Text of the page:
What is Important for a ScanImage Computer?

We get a lot of questions at Vidrio about the best computer for running ScanImage. Of course, the best computer is one that we build and test for you! We’re continuously testing new hardware to see what’s best. As part of that, we decided to perform a few tests with computers built in-house. Before we get to the results, let’s look at what’s important for running ScanImage.

  • ScanImage runs in Matlab and Matlab runs in a single thread. ScanImage does not depend upon any Matlab toolboxes.
  • There are two other threads that run in parallel. One that transfers data from the digitizer, and another that streams data to disk. Thus, a 4 core processor is sufficient and optimal.
  • Since most of the processing occurs in a single thread, the best CPU for the job should have the fastest single-thread performance.
  • ScanImage needs fast operating system performance so the computer’s operating system should be housed on an SSD. We are now running Windows 10.
  • Fast data storage is required to keep up with certain video streaming loads. This typically translates into a computer streaming to an SSD or a RAID.
  • The required storage capacity also needs to be carefully considered so that you have plenty of room to capture big data files on disk.
  • Sufficient RAM and since RAM is cheap: use at least 8 GB.

We set out to build a computer with the fastest single thread benchmark score. Fortunately, the people over at cpubenchmark.net make it easy to find out exactly what CPU has the best single thread performance, and the winner is the i7- 4790K 4.0 GHz processor from Intel. This processor is also relatively inexpensive.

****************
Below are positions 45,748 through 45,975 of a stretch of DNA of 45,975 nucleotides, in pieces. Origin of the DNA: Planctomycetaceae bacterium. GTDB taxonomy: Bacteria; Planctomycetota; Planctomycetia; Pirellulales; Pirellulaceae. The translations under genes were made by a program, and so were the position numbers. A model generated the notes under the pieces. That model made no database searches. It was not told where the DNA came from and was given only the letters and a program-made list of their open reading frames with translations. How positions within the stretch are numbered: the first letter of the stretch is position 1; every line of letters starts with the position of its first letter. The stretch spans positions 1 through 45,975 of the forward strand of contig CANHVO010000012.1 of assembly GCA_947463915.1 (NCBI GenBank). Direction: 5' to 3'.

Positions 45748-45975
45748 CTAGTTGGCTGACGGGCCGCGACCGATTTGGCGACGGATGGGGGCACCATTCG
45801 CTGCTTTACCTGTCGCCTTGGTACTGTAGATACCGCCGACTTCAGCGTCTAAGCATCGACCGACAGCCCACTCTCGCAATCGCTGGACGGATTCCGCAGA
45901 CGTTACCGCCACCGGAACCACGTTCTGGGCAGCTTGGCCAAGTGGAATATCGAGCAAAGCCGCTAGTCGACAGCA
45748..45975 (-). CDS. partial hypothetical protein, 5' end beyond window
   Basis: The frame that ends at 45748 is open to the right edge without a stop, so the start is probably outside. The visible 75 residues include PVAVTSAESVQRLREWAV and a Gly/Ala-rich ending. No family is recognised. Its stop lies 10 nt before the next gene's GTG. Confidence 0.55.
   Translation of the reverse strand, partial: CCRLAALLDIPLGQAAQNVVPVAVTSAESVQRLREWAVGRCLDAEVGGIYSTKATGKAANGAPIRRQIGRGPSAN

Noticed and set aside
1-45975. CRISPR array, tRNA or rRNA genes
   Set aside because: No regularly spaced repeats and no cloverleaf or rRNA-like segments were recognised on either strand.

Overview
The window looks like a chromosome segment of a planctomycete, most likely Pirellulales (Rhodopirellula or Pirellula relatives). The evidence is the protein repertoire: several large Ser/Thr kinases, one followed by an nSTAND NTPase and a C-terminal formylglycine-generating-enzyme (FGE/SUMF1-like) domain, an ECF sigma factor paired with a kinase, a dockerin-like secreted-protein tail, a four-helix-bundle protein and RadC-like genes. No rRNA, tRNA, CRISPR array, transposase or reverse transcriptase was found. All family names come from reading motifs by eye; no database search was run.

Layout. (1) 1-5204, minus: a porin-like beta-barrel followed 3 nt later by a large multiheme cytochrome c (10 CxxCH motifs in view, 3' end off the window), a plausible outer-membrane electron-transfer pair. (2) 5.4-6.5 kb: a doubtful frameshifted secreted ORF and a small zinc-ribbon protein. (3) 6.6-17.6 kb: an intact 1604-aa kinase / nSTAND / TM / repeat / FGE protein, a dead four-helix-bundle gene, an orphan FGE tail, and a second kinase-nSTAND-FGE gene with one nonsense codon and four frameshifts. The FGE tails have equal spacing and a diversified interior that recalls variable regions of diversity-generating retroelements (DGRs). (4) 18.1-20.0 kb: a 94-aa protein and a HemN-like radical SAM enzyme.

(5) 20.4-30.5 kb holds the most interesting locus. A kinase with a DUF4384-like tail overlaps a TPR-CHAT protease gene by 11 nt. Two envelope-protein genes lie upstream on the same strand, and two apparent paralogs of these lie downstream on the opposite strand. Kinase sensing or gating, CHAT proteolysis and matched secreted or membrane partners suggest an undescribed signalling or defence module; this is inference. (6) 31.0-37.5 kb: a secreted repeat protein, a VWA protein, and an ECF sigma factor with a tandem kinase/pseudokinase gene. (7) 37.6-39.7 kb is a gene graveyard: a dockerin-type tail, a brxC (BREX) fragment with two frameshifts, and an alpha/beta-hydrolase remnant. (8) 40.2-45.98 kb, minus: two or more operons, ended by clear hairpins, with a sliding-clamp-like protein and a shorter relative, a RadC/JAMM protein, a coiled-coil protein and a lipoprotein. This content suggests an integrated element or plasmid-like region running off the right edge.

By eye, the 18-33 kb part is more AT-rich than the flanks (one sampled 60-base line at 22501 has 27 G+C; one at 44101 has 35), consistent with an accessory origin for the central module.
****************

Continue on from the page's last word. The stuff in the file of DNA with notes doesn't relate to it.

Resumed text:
Benchmarks

ScanImage will run on a variety of standard off the shelf computers but these offerings are not optimized for recording data from 2-photon microscopy experiments. For more demanding tasks, like recording activity in 100-1000s of small regions of interest in a 3D volume (a new feature offered in ScanImage 2015), it is important to have a ScanImage-optimized computer.

To compare builds, we used Matlab’s built-in bench function. The graph above shows the bench score for 7 different computers. Higher scores are better. Note that the computer with the i7- 4790K CPU tops the chart. With the Intel processors there is a general linear relationship between CPU clock rates and benchmark scores (see graph below). Our single AMD based computer performed the worst even though the processor runs at 4 GHz. Also, we noticed that the i7-5930K outperforms the i5-4690K in this test even though the two processors run at 3.5 GHz. This seems to be consistent with the idea that, for Scanimage, the computational throughput in a single thread is most important. The last graph shows the detailed scores from the bench function for each computer (see graph below). Although the i7-4790K has the best overall score, some of the processors are slightly faster in the fast fourier transform test.

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